Every entrance to the NHZ must also be marked with an appropriate sign. In January 2014, ANSI adopted an updated laser safety sign that is marked "warning" (figure 1). The sign also indicates the laser's classification, wavelength, and maximum power, as well as the required optical density for the laser safety eyewear (figure 1). The laser safety sign is typically provided by the laser manufacturer with purchase.
Figure 1: A laser safety sign must be displayed at each entrance to the nominal hazard zone.
Precautions must be taken to prevent potential fire hazards. Combustible materials, such as alcohol, should never come in contact with the working beam of the laser. If general anesthesia is administered with the use of a laser, noncombustible gases for general anesthesia must be used. Nitrous oxide can be used in conjunction with a laser as long as there is an appropriate scavenger system.
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Other safety considerations include the management of laser plumes. Laser plumes, also known as laser-generated air contaminants (LGACs), are a biological hazard consisting of visible or invisible gas fumes created when tissue is ablated or vaporized. Proper management of the laser plume is imperative as laser plume has the ability to carry viruses, bacteria, and other organisms that can be hazardous to the laser operator and assisting personnel. High-volume evacuation is required when the laser is in use, and surgical masks should be worn.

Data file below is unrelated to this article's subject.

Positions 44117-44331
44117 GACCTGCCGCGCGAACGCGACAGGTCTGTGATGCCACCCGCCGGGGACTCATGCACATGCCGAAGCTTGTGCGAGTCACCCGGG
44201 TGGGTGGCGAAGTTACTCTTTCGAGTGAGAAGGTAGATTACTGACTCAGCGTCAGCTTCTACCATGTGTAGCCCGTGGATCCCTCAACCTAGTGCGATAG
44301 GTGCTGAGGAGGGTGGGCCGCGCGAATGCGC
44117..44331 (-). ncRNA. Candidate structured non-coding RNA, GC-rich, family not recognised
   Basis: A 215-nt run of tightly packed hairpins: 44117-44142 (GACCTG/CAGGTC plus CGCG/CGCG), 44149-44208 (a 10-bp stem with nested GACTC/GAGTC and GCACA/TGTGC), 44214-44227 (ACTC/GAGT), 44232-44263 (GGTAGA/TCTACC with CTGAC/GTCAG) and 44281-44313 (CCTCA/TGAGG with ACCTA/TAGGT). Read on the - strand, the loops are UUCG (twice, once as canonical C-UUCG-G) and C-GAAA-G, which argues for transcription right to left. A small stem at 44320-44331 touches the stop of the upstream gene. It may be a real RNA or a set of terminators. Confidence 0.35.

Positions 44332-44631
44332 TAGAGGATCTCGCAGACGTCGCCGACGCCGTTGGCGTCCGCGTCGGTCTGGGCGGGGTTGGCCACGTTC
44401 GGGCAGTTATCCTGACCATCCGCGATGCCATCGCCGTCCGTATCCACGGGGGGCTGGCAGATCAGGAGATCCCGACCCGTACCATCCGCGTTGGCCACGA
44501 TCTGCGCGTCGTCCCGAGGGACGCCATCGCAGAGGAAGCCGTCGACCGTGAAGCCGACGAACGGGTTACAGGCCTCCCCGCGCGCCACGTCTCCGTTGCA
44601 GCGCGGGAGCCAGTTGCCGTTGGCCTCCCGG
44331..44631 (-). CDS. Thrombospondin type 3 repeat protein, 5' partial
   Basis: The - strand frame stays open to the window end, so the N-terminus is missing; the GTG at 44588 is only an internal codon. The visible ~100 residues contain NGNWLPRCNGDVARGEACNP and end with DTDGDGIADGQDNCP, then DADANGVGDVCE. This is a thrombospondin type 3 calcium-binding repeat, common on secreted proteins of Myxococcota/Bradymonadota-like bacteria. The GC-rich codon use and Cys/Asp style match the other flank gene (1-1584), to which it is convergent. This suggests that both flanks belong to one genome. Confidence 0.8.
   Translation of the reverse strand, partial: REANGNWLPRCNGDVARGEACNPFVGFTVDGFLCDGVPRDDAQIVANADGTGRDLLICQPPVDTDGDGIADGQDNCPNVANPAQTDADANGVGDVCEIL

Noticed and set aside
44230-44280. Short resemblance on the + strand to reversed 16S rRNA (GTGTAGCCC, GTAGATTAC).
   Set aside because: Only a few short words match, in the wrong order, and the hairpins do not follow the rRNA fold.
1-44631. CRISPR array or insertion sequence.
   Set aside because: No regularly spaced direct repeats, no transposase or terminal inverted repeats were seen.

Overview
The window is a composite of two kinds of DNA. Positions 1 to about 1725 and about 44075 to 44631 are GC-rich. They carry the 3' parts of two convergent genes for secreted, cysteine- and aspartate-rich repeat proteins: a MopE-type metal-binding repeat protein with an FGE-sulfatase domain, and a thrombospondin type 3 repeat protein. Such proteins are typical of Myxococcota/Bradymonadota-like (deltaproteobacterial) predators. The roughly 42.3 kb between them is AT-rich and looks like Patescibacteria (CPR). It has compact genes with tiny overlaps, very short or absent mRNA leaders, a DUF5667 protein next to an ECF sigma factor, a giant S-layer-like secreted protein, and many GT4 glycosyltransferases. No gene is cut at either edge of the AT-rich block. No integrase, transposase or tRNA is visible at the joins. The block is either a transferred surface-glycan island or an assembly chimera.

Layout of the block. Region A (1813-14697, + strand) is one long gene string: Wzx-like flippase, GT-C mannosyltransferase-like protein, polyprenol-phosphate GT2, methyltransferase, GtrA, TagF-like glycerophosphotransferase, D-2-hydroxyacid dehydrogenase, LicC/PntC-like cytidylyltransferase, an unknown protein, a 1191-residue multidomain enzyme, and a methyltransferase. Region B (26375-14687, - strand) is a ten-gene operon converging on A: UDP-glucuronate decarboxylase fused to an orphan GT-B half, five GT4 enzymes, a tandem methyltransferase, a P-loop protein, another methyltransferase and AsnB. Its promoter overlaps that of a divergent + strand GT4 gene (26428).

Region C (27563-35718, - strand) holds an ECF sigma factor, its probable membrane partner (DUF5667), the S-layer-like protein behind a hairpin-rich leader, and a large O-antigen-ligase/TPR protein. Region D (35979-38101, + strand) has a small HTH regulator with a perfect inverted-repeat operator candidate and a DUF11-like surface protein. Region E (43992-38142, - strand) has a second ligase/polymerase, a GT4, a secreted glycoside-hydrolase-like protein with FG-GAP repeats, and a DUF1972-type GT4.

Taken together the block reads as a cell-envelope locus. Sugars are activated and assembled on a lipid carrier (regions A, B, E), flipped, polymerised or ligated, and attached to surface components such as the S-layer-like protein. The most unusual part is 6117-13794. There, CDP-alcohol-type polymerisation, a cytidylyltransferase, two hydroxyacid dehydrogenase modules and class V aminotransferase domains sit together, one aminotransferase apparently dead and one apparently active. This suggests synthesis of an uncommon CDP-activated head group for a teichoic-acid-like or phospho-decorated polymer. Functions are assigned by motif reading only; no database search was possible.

As with the adoption of any new technology, it is incumbent upon each clinician to seek education for proper use, safety, and compliance with state and national guidelines. A great way to get started is to check with the local state board for guidelines about laser education specific to that state. Clinicians can then take action with these four easy-to-implement steps to ensure their laser programs are safe, efficient, and productive.
• Advanced Integration and Mentoring. www.dentalaim.org.
• American National Standards Institute. www.ansi.org.
• Laser Institute of America. www.laserinstitute.org.
• Sweeny C, Coluzzi DJ, Parker P SPA, Sulewski JG, White JM. Laser safety in dentistry: A position paper. J Laser Dent. 2009;17(1):39-49.
1. Kamma JJ, Vasdekis VG, Romanos GE. The effect of diode laser (980 nm) treatment on aggressive periodontitis: evaluation of microbial and clinical parameters. Photomed Laser Surg. 2009;27(1):11-19.
Jan LeBeau, RDH, BS, has spent more than 30 years in the dental field, including 15 as a clinical dental hygienist. She now chairs the dental hygiene program for Pacific Dental Services®. Jan also serves as cochair of laser safety for the Academy of Laser Dentistry.
Editor's note: Previous versions of this article were originally published by the Academy of Laser Dentistry (ALD) in Lightwaves, Spring 2015; E-waves Member Update, Winter 2016; and the ALD Blog. It has been updated and republished with permission from the ALD.